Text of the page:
By Emmanuel Nduka
Nigeria’s President, Muhammadu Buhari, has disclosed that his administration have entered talks with the World Bank to secure a $30m loan to build a vaccine plant in the country.
According to Buhari, the vaccine plant project would be built in collaboration with May & Baker Nigeria Plc from next year.
Represented by Vice-President Yemi Osinbajo, Buhari made this disclosure in Jos, Plateau State over the weekend during the graduation of Senior Executive Course 43 participants of the National Institute for Policy and Strategic Studies (NIPSS).
“Nigeria is in talks with the World Bank’s private lending arm and other lenders to raise about $30m to help finance a vaccine plant – Biovaccines Nigeria Ltd, (with 49 per cent of the company owned by the Nigerian government and the balance held by May & Baker Nigeria Plc), plans to begin construction of the plant in the first quarter of next year.
“The plant will initially ‘fill and finish,’ which means importing the raw materials for the vaccines and then packaging them for distribution. Full manufacturing is expected to follow,” he said.
He said the good policies of his government calmed the consequences of the Covid-19 pandemic, and prevented it from wreaking havoc on the Nigerian economy.
“The GDP contracted to -6.10 per cent during the second quarter of 2020; the oil price at one point was about $10 a barrel and then finally settled at about $45 per barrel during the second quarter of 2020.
“Unemployment went up to 33.3 per cent in the fourth quarter of 2020; the transportation sector declined by 49 per cent; the hospitality sector fell 40 per cent; the education sector fell 24 per cent; real estate declined by 22 per cent; trade declined by 17 per cent and construction declined by 40 per cent.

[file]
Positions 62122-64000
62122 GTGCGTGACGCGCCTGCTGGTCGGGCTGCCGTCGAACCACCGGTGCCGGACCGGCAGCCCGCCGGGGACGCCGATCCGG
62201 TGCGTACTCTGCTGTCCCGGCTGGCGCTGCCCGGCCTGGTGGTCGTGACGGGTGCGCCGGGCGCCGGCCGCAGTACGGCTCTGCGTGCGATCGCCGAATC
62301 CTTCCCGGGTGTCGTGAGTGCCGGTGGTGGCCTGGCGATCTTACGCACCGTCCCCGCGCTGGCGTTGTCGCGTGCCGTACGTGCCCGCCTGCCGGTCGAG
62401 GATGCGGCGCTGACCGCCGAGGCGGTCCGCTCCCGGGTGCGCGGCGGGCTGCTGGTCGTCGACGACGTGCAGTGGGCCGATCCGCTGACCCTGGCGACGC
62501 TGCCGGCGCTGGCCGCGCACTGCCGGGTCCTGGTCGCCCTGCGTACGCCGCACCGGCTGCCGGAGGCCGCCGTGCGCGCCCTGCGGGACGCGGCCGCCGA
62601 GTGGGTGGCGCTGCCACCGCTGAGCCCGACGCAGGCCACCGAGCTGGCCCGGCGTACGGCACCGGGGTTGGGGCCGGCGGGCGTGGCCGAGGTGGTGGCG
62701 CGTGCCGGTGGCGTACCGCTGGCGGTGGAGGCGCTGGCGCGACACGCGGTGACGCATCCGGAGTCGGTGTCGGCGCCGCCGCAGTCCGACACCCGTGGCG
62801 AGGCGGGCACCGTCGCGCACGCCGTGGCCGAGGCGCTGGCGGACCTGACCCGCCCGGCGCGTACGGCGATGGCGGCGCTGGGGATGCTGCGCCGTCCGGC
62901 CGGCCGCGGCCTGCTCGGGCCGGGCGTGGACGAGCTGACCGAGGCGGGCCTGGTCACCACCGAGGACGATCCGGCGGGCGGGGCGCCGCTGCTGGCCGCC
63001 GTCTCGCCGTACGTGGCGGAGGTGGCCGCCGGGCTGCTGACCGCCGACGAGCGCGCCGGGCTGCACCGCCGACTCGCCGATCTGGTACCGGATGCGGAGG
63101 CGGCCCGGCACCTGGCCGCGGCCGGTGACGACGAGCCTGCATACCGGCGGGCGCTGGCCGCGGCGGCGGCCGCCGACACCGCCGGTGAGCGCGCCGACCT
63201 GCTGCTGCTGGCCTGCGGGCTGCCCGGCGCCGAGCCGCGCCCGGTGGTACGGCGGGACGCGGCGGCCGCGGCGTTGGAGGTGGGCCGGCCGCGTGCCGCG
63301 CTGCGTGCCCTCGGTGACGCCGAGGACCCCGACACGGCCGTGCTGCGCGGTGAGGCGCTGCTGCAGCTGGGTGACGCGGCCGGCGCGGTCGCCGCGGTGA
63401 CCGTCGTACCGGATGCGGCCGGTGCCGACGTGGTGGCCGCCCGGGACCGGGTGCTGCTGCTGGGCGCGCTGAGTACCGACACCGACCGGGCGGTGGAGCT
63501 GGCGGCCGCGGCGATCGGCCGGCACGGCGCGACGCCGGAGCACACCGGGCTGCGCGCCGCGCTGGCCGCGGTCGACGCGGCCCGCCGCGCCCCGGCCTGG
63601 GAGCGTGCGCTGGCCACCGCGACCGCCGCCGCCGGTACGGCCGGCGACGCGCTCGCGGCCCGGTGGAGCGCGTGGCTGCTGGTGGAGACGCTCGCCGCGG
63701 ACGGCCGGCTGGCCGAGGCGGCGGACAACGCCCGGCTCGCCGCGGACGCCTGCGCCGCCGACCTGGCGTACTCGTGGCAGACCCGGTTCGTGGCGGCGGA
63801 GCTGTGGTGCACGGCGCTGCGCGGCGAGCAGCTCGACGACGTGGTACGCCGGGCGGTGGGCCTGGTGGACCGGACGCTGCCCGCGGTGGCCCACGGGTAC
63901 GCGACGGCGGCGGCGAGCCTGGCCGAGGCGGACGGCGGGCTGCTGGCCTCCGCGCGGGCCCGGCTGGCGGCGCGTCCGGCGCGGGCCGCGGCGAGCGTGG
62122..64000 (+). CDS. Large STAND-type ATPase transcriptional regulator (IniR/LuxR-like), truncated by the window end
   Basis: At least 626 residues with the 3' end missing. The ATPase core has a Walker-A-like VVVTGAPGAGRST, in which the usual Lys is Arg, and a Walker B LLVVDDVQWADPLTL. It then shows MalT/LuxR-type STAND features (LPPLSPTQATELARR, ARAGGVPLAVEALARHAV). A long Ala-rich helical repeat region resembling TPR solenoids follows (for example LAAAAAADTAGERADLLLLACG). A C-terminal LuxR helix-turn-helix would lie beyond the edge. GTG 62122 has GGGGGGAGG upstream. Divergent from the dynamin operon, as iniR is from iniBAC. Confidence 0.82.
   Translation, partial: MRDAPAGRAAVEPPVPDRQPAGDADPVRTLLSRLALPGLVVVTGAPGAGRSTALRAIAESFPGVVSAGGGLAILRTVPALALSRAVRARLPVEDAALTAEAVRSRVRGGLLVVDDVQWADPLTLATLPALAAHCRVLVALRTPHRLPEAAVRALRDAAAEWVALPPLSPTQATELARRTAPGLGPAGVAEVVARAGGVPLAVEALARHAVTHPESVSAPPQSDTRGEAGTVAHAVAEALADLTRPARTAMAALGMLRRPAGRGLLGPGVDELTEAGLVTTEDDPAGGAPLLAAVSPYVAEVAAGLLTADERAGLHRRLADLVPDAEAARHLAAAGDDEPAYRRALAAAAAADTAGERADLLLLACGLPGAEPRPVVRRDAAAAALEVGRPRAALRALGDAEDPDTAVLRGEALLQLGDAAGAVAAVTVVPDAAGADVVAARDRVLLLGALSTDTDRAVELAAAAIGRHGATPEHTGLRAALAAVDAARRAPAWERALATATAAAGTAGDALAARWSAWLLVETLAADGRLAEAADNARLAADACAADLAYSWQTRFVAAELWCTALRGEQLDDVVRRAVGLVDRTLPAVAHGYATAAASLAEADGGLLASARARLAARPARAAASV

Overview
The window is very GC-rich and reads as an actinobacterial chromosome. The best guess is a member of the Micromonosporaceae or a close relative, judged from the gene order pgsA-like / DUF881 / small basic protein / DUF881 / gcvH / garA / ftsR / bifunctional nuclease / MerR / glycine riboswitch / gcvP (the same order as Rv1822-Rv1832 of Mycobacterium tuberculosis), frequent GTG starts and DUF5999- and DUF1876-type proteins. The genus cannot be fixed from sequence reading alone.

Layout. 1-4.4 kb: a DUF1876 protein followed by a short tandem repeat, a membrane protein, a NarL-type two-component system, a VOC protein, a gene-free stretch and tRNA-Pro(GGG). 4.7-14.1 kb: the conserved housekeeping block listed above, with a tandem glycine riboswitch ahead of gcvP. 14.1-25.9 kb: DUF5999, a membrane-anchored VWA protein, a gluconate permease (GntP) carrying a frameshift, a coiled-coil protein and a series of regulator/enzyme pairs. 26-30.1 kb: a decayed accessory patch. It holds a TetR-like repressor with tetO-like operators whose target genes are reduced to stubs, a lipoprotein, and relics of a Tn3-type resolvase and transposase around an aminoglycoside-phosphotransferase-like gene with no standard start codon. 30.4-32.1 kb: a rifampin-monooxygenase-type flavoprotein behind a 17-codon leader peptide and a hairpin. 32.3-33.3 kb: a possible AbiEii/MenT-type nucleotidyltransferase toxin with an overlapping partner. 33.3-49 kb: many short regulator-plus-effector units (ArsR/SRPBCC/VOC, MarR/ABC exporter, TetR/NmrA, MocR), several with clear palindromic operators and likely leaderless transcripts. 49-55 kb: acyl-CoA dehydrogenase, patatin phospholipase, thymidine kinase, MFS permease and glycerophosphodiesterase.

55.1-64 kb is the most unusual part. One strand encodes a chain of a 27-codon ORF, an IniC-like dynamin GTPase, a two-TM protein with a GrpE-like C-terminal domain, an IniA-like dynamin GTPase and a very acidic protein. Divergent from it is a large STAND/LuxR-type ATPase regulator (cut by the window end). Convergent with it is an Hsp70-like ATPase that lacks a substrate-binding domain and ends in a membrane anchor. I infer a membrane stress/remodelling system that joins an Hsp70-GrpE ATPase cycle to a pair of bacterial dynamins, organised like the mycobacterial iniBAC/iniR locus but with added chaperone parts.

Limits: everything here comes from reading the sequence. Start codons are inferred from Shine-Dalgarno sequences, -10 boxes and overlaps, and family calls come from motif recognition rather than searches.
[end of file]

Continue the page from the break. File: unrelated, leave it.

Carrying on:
“Nigeria was in a terrible economic situation and in response, the President took two swift steps. One was to set up a small inter-ministerial Committee headed by the Minister of Finance, Zainab Ahmed, to quickly work out the implications and the immediate mitigation for the economic shocks we were headed for.
“The second thing the President did swiftly was to direct a team of ministers and interagency heads to draw up a 12-month economic emergency plan, which became known as the Economic Sustainability Plan.
“We were clear that the only way of avoiding an economic disaster that could last for years was for the government to essentially put forward a major fiscal stimulus plan. Such a plan must have clear objectives of saving jobs and creating new ones, supporting businesses that may close down, and employees that may not be paid during lockdowns, and, of course, healthcare support to reduce the COVID-19 caseload. So, we promptly put forward a stimulus plan in the order of N2.3 trillion,” he added.